In 1930, at the onset of the Great Depression, the population of Little Rock increased when poverty-stricken families from rural areas flocked to the city in search of jobs. Besides meeting the needs of these additional residents, construction of a new U.S. Post Office and Courthouse offered employment opportunities funded by President Franklin D. Roosevelt’s New Deal program. The five-story building with its pedimented pavilions at each end of the facade is a restrained interpretation of Classical Revival, with its spare use of ornamentation a sign of the economic situation. The original rendering of the court-house inspired a protest by Little Rock architect Charles L. Thompson, who presented Supervising Architect Wetmore with a petition criticizing the immature and illogical use of the classical orders, but this had no impact on the final decision, and the original design was retained.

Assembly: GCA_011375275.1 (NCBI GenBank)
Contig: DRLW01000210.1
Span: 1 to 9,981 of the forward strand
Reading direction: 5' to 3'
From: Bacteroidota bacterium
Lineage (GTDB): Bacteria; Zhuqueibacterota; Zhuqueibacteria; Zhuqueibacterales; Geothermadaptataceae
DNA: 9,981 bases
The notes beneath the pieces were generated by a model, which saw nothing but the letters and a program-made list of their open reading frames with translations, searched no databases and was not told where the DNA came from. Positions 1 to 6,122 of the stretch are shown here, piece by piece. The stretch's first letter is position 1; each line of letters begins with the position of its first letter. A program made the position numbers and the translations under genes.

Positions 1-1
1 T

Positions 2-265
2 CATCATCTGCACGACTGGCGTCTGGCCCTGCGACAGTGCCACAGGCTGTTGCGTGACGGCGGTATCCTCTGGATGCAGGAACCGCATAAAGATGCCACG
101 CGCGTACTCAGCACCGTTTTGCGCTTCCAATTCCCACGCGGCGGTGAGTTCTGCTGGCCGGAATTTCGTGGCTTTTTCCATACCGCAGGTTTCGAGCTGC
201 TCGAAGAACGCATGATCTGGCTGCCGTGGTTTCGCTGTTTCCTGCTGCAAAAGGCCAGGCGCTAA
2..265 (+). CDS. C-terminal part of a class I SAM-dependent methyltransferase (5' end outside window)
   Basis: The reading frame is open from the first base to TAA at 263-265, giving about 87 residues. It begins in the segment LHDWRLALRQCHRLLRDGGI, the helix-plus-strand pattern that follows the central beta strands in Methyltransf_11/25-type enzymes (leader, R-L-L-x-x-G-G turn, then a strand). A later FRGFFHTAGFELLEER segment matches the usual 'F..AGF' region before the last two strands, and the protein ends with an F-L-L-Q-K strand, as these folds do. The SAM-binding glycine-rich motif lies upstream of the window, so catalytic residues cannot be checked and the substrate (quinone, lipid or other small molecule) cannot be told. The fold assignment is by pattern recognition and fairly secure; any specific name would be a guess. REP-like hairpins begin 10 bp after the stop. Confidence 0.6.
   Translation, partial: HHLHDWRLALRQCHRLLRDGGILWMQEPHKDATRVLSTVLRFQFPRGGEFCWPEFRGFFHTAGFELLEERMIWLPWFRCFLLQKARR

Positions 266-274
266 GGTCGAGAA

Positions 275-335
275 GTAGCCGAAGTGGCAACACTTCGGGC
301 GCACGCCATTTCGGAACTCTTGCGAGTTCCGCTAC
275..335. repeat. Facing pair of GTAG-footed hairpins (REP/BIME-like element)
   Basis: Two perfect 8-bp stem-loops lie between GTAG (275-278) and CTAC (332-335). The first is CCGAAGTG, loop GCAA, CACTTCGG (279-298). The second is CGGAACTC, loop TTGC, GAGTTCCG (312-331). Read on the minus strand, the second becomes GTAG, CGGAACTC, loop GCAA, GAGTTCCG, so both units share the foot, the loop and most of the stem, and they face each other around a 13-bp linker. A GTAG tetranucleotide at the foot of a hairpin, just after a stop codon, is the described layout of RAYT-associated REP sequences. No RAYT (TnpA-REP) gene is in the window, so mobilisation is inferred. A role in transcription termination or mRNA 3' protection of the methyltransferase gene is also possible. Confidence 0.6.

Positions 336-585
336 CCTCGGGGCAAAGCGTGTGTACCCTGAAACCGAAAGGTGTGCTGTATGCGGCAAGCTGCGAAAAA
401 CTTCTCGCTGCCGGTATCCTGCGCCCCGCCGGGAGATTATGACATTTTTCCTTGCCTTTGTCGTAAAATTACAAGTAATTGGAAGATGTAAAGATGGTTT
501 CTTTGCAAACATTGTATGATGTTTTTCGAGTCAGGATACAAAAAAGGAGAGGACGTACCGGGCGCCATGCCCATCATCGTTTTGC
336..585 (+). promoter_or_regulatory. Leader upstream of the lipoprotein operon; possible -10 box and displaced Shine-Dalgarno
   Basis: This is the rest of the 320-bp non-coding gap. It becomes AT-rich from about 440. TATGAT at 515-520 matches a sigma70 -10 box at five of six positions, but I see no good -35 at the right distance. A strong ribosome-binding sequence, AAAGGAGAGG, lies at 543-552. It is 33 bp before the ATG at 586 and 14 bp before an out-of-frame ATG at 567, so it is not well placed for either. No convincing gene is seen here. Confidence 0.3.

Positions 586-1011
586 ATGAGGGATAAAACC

The building has been enlarged and modernized three times. The first addition, a 1941 rear wing on the east side of the building, followed the original 1932 plan and utilized similar materials, ornament, and scale. An 1987 rear wing on the west was comparable in materials and size, but ornament was minimal. In 2005, an annex was situated to the east of the 1941 wing to accommodate twelve new courtrooms and chambers. Constructed of limestone and brick panels with a granite foundation, the five-story annex is in scale with the 1932 core. A new entrance is set within a curved glass-walled atrium that links the old and new buildings. Landscaping in front of the addition includes a water feature designed by landscape architect Mikyoung Kim of Boston. Retention of the 1932 Classical Revival main structure continues to evoke the New Deal federal programs that aided Arkansans during the Great Depression.